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Regime change

MOVE OVER POLLSTERS, pundits, and other political psychics. Over the last few years, a "little-discussed theory of the American presidency" has had "startling, if unnoticed, success as a crystal ball," Swarthmore political scientist Rick Valelly argued last month in the Chronicle of Higher Education. The theory, he said, has predicted Clinton's impeachment, the Bush tax cut, and even the war on Iraq.

Valelly was talking about a theory laid out by Yale political scientist Stephen Skowronek in his 1993 book "The Politics Presidents Make" (Harvard, revised 1997). Can the book support those grand claims? A perusal and a chat with the author failed to reveal who will prevail in the next presidential election. But the theory does hint at the challenges Bush will face if he's reelected -- and the savagery that Republicans and even fellow Democrats might show a future Democratic president.

The historians Arthur Schlesinger Sr. and Jr. both suggested that American politics swings from liberalism to conservatism and back every few decades. Skowronek's theory rejects the pendulum metaphor in favor of a sequence of political creation, decline, and reconstruction. Only a few presidents, he argues, get to set an agenda that lasts for decades, and they are those who come into office when the nation has hit some kind of dead end: Jefferson, Jackson, Lincoln, FDR, Reagan. They "repudiate" the old order and set up a new "regime."

Successive presidents from the same party will try to build on their predecessor's vision (as Truman, Kennedy, and Johnson built on Roosevelt's and the two Bushes built on Reagan's). But it gets harder and harder to do this with each new chief executive. Success breeds factionalization. Late-arriving presidents are apt to start "muscle-flexing" foreign wars, like Vietnam, to prove the continued potency of their political vision and consolidate their party's support.

Finally, every regime dies. The last president it coughs up gets treated by history as a loser (unjustly, Skowronek thinks): James Buchanan, Herbert Hoover, Jimmy Carter (who arrived long after the New Deal). They muddle through until the way is cleared for a new Great Repudiator.

Of course, there are wild cards: presidents like Nixon (a Republican in a basically Democratic era) or Clinton (vice versa). As these chief executives follow their pragmatic paths, they get vilified, even by their own party, as slippery, calculating, and mongrel -- and suffer brutal personal attacks.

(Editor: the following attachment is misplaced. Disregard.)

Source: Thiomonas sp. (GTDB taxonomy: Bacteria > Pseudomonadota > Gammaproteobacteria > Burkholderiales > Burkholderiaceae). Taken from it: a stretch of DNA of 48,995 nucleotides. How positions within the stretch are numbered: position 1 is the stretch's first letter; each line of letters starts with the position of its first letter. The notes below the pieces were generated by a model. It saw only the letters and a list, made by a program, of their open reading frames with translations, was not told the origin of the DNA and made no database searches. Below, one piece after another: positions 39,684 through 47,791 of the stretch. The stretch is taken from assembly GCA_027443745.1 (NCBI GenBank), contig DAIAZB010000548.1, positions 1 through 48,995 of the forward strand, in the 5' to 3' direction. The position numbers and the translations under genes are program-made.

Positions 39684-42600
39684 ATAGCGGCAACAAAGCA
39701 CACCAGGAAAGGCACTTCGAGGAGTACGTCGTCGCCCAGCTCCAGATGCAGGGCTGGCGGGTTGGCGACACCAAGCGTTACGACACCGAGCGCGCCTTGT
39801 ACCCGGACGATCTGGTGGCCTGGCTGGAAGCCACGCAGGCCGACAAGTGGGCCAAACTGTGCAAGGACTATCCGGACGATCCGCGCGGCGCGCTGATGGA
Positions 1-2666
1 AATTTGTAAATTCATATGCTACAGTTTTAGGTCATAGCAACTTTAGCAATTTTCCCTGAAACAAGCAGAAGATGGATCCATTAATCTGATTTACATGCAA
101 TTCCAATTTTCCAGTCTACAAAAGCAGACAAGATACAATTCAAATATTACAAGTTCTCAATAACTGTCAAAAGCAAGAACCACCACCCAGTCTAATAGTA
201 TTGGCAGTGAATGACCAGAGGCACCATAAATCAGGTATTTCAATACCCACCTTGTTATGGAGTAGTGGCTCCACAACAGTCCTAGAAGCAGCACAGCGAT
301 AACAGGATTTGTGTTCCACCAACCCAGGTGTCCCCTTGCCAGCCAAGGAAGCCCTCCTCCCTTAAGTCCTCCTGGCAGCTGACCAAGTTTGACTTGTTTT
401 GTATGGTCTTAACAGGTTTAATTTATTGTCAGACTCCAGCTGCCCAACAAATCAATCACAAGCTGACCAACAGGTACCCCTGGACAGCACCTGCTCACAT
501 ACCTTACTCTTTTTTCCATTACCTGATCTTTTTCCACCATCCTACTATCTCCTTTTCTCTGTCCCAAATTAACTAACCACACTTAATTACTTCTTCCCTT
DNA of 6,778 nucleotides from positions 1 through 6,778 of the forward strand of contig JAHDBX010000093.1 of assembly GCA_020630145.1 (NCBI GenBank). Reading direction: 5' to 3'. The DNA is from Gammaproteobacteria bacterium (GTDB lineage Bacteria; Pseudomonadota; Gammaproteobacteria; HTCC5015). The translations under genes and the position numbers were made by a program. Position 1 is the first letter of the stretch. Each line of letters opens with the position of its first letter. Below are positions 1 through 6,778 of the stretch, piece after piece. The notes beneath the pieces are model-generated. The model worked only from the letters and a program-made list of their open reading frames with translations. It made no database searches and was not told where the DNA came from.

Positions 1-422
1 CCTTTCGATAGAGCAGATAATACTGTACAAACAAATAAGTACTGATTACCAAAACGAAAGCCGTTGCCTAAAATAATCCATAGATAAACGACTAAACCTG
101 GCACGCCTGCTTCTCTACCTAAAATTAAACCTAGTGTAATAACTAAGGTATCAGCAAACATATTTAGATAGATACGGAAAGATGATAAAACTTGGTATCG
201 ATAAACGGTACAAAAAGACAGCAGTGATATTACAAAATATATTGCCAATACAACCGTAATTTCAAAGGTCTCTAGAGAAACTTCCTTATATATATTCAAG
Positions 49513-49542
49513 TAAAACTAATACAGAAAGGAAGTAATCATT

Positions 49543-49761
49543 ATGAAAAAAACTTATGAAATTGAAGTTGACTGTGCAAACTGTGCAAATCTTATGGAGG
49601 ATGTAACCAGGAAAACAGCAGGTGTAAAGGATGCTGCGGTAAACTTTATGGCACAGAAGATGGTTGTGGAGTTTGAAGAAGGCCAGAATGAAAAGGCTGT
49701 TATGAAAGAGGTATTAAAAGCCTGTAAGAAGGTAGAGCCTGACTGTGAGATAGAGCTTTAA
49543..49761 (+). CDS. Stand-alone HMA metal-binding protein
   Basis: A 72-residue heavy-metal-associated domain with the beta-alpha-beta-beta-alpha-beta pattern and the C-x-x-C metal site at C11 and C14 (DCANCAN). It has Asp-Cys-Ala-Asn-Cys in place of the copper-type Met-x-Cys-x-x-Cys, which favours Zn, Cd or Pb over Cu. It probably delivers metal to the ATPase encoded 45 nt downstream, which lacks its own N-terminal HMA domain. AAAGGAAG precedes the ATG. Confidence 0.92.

How well does this theory account for George W. Bush? For all his talk of bipartisanship, he's a Republican trying to build on the Reagan legacy, which explains his aggressive tax cuts. And Iraq is a "classic muscle-flexing war," Skowronek says.

One surprise is the absence of internal division within today's Republican party, which ought to be splintering by now. "There are two explanations," Skowronek offers. "One is that this Republican Party really is a new animal in American history, that is, a nationally organized, ideologically homogeneous party.... No regional differences or Main Street/Wall Street rifts." In that case, Reagan's regime might be proving even more robust than FDR's. The other is that 9/11 delayed the inevitable intra-party fits -- over fiscal discipline or gay marriage, say -- which may yet emerge in a Bush second term.

Unfortunately for the Democrats, they can't hurry the process. "My argument is that the dominant party in any period, like the Republican Party today, doesn't succumb to opposition. They fall apart from internal divisions," Skowronek says.

Reaganism doesn't look ready to succumb. So the next Democrat will most likely have to govern, again, as a third-way pragmatist. Which means the right will slag him as a devious trickster, and the left will cry "Traitor!"

* * *

EXPENSIVE PROFESSORS? As several perturbed academics have pointed out, a sentence in the last "Critical Faculties" column overstated the impact of "pressure from rising faculty salaries" on skyrocketing college tuition. According to Sandy Baum, an economist at Skidmore College, the salaries of full-time faculty members rose between 2.2 percent and 3.8 percent annually from 1992 to 2003, barely keeping up with inflation. At many state colleges, professors didn't even do that well.

Still, salaries and benefits make up 70 to 80 percent of the budget at many institutions, and they remain a huge challenge for would-be cost-cutters. (The figure includes non-faculty salaries, but professorial pay is the majority.) The cost of health-care benefits is soaring, and the pressure to at least stay in the ballpark of private-sector salaries is growing in business, law, technology, and other fields. The intended point wasn't that professors are living the high life. It's that academia is a labor-intensive industry employing highly educated professionals -- and therefore an inevitably expensive proposition.

Christopher Shea's column appears in Ideas biweekly. E-mail:

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